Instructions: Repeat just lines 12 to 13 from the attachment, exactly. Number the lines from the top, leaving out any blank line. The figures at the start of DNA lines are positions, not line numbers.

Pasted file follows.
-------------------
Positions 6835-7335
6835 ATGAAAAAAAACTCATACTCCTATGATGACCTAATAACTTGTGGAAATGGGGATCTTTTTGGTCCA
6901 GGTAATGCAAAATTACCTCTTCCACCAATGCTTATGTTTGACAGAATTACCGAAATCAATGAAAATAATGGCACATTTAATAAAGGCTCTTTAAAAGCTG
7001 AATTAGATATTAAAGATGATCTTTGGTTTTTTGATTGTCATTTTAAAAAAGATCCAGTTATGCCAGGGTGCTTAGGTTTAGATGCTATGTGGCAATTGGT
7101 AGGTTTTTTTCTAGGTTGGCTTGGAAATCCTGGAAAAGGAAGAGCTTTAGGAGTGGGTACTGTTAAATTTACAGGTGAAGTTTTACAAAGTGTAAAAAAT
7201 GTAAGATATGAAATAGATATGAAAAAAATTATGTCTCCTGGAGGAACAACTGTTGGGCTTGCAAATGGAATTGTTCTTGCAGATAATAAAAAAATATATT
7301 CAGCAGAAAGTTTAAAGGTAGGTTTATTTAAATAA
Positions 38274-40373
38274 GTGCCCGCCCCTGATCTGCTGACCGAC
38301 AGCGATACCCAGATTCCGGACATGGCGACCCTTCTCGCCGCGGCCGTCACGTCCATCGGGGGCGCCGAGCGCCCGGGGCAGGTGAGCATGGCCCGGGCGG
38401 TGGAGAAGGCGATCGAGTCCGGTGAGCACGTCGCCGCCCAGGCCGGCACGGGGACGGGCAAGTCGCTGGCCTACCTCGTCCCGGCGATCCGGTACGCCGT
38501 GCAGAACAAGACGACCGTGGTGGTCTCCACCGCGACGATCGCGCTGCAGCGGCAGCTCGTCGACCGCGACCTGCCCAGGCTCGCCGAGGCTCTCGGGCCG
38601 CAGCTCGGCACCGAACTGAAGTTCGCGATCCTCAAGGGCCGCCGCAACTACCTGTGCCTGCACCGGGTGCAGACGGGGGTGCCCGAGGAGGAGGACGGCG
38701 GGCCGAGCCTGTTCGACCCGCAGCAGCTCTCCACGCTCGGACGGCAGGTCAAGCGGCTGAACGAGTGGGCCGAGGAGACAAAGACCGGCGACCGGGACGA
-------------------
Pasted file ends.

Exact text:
38501 GCAGAACAAGACGACCGTGGTGGTCTCCACCGCGACGATCGCGCTGCAGCGGCAGCTCGTCGACCGCGACCTGCCCAGGCTCGCCGAGGCTCTCGGGCCG
38601 CAGCTCGGCACCGAACTGAAGTTCGCGATCCTCAAGGGCCGCCGCAACTACCTGTGCCTGCACCGGGTGCAGACGGGGGTGCCCGAGGAGGAGGACGGCG